Here are simulations
Still, I've got to wonder exactly how smart this guy is:
I was hoping that the Nobel would give me the power to create this transformation model for education. It really hasn't, on the scale I expected.Well, Professor, you got the Nobel for your research, not your teaching. That should be your first clue. No, I'm not saying Wieman is a bad teacher - what I'm saying is that no one gets a lot of money for being a great teacher, and you definitely don't get tenure at a research university for being an excellent teacher. Focusing on actual education is what people who are done doing useful research do -- at least, that's the attitude in the academy. I remember in grad school - some of the best researchers were crap instructors, but that had no impact on the prestige (or money) they got. Now some people were good instructors and researchers, but teaching well was just a little extra; and there's an ulterior motive there, too - if you're a good grad teacher, you may get more advisees to work on your projects. There's absolutely no incentive to teach undergrads well except one's own integrity. And forget about K-12 education - that's a bureaucratic morass.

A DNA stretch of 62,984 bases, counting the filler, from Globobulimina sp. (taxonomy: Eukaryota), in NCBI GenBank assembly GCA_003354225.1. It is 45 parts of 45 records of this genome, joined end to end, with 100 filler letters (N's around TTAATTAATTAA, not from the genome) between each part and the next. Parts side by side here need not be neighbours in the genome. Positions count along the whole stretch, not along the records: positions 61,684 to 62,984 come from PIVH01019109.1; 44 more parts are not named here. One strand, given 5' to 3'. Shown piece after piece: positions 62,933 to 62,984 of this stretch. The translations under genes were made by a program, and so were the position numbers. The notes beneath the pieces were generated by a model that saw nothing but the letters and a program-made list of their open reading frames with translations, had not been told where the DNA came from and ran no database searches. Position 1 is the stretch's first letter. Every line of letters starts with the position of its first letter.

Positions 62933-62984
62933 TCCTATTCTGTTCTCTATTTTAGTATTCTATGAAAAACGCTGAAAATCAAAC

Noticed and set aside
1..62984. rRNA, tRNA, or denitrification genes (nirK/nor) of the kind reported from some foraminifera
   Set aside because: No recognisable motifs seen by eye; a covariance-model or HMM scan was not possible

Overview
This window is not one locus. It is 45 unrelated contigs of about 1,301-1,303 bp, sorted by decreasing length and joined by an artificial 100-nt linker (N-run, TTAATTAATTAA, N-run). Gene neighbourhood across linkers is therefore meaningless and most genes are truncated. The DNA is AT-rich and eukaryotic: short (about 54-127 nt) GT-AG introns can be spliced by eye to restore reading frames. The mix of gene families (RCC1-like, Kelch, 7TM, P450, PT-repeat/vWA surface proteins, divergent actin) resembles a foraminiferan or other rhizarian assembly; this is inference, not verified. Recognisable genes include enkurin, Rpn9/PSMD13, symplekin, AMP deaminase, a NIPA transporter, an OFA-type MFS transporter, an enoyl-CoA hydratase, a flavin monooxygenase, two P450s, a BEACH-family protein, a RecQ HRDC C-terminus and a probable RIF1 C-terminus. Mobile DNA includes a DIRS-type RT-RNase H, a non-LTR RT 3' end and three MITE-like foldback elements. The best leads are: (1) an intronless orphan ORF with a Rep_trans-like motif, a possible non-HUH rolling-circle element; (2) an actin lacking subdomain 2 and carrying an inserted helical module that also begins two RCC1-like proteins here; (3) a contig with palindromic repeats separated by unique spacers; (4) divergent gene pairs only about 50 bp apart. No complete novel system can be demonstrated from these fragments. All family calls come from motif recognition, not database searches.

Also, online simulations are all very well, but the most convincing bits of physics were doing real-life experiments or demonstrations. I always liked the spinning wheels while on a rotating stool... and there are others people can try -- swinging around a washer on a string, jumping from a chair, rubbing a balloon with fur, etc. These simulations are good at helping visualizing vectors and other abstract ideas, but trying things out can convince you the rules really are correct. Not all of the physics demos require a lot of money or time to set up.